Korean farmers raised 14.5 million pigs this year, what is an increase of 3.05% compared to 2013. Average size of farms in Korea is approximately 200 sows. Most pigs are raised in all-in, all-out systems, mostly in independent farms. Large integrated farms operate as two-site systems. A two-site system has breeding, gestation, and farrowing/nursery at one site, and grow/finish pigs at a separate site.
Porcine reproductive and respiratory syndrome (PRRS) is one of the most economically devastating diseases for Korean pig industry. PRRSV is classified into type 1 (European) and type 2 (North American) genotypes based on the 3′-terminal structural genes or the entire genome. Type 1 PRRSV is further divided into at least four genetic subtypes: a pan-European subtype 1, and East European subtypes 2,3 and 4 (Stadejek et al. 2013). In Korea, type 2 PRRSV was first isolated during the global epidemic in 1994 (Kweon et al. 1994) while later, type 1 PRRSV was also isolated in 2005 (Nam et al. 2009). Type 1 PRRSV isolated in Korea belonged to the pan-European subtype 1 (Kim et al. 2010). The origin of type 1 PRRSV in Korea is unknown. However, more than 10,000 gilts had been imported into Korea from European countries such as England, Denmark, and Belgium during 2003-2006, according to the National Veterinary Research and Quarantine Service. Therefore, it may be speculated that the origin of type 1 PRRSV may be the gilts imported from European countries. Since 2005, both type 1 and type 2 PRRSV are circulating in the field. Incidence of type 1 and type 2 PRRSV in Korean pig farms is 29.4% and 54.4%, respectively (Lee et al. 2010). Co-infection with both strains is also common (16.2%) (Lee et al. 2010).
Fig 1. Naïve gilts were naturally infected with type 1 PRRSV and showed cyanosis (“blue ear disease”) in ear.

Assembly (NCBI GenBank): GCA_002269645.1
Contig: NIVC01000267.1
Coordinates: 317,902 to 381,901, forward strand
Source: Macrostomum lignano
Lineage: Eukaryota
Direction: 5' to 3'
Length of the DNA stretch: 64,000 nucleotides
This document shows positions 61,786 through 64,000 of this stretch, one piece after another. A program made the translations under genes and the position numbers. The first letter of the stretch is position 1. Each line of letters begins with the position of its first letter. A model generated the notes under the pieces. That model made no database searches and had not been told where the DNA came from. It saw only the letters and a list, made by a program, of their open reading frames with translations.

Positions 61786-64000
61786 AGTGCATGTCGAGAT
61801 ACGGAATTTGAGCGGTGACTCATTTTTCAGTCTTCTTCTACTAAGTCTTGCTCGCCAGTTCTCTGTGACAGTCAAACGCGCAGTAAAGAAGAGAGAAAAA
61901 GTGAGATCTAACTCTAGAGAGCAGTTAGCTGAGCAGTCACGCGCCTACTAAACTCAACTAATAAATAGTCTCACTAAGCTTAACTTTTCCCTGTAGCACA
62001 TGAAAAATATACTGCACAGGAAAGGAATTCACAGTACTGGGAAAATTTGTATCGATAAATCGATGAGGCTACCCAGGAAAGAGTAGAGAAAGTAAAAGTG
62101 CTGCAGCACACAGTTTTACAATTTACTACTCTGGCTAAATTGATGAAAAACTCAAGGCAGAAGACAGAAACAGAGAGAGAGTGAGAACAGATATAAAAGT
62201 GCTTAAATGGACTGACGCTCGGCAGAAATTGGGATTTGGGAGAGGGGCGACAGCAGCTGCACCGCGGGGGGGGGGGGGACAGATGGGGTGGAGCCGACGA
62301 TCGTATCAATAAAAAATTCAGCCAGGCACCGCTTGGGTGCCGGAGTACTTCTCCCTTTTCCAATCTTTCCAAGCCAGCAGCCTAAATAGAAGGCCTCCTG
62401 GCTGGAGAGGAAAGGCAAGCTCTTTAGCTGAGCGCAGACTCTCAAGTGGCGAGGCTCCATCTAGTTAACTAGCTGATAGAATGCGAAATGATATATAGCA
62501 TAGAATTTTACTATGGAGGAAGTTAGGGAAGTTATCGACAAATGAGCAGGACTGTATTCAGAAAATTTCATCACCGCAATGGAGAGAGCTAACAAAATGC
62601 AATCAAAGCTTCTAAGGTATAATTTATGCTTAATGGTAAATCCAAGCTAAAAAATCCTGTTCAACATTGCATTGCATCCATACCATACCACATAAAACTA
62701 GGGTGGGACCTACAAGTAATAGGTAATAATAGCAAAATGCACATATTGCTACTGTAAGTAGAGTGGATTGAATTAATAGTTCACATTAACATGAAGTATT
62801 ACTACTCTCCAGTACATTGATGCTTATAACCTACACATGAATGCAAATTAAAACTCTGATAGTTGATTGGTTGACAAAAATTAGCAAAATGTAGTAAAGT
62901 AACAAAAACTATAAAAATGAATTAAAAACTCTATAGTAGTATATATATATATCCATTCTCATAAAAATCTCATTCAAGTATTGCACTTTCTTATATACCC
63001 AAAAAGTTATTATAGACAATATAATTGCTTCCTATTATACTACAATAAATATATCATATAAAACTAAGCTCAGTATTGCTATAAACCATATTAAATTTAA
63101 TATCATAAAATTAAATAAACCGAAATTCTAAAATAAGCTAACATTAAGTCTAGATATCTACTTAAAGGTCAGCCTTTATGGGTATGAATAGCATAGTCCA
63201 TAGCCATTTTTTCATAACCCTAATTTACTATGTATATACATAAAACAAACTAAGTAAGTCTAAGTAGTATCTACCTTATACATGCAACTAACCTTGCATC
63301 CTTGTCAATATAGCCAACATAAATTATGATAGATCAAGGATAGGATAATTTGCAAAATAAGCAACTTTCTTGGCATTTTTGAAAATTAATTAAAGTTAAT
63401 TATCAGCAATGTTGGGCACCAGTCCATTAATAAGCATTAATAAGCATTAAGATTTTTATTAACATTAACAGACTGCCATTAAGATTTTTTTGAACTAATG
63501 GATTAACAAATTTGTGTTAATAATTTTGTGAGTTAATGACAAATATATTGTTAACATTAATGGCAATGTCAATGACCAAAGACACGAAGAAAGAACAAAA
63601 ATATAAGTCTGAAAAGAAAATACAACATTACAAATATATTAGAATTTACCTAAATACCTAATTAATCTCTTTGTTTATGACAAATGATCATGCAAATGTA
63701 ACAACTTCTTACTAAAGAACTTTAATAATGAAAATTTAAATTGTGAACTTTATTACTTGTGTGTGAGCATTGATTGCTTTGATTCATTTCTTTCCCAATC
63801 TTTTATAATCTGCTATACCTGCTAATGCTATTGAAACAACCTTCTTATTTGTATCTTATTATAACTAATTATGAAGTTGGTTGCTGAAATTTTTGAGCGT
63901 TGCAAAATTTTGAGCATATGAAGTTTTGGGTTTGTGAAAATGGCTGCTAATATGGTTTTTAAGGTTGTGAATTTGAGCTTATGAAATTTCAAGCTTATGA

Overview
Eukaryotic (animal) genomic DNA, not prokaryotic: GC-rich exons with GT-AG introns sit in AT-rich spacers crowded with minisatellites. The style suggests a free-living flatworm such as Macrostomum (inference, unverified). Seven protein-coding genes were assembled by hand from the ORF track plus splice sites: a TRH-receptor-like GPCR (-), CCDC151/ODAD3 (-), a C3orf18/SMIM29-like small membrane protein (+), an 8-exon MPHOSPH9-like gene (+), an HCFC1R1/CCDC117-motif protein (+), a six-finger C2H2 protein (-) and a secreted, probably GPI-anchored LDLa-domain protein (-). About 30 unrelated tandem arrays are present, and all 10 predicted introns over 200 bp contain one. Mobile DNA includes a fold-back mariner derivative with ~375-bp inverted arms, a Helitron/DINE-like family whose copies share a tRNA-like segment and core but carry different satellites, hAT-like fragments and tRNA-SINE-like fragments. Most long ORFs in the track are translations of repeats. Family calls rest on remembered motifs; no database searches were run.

The severity and duration of respiratory disease caused by type 1 PRRSV infection is highly variable under field conditions. Some Korean pig farms where type 1 PRRSV circulates experience severe respiratory disease, others, endemic respiratory diseases, but in many herds, no clinical disease is observed. It has become apparent that there are differences in the virulence and the severity of the respiratory disease for the different type 1 strains from Korea, under experimental conditions (Han et al. 2010a).
Type 1 and type 2 PRRSV exhibit different levels of virulence with respect to their ability to cause respiratory diseases in growing pigs. Type 2 strains generally induce more severe respiratory diseases in growing pigs than type 1 strains in Korea (Han et al. 2010b). In contrast to respiratory disease, significant virulence differences are not observed between type 1 and type 2 in terms of reproductive failure in breeding females (Han et al. 2014). Type 1 strains can cause abortions and near-term delivery of stillborn fetuses in pregnant gilts, like type 2 strains (Han et al. 2013a). Similarly, type 1 and type 2 PRRSV do not differ in virulence for male reproductive system of boars (Han et al. 2013b).
For the diagnostic aspect, PCR is the only practical method to detect and differentiate type 1 PRRSV from type 2 PRRSV in diagnostic cases because commercial ELISA assay cannot differentiate antibodies against type 1 PRRSV from antibodies against type 2 PRRSV.
Therefore, many diagnostic laboratories use PCR for the detection and differentiation between type 1 and type 2 PRRSV in diagnostic cases.
Currently, PRRSV control, rather than elimination, may be a more efficient and realistic strategy due to the common use of continuous production systems with high pig density and high PRRSV prevalence in Korea. Although several options for PRRSV control are available, a strategic combination of vaccination and pig flow management would be beneficial for PRRSV control. Only type 2 PRRSV-based modified live vaccine has been used to control PRRS until 2014. Since then, two commercial type 1 PRRSV-based modified live vaccines were licensed in Korea for the control of type 1 PRRSV infection. Once type 1 PRRSV-based modified live vaccines were introduced into Korean market, farms infected with type 1 strains are vaccinated with type 1 PRRSV-based modified live vaccine. Korean farmers usually apply a mass vaccination program, in which all pregnant and non-pregnant sows, and gilts are immunized every 4 months.
In conclusion, type 1 PRRSV is highly prevalent in Korean swine herds. At the present time, consequences of infection by type 1 PRRSV due to reproductive failure in breeding females are more important than respiratory disease is in growing pigs. Type 1 PRRSV-based modified live vaccine is efficacious to control pigs against type 1 PRRSV.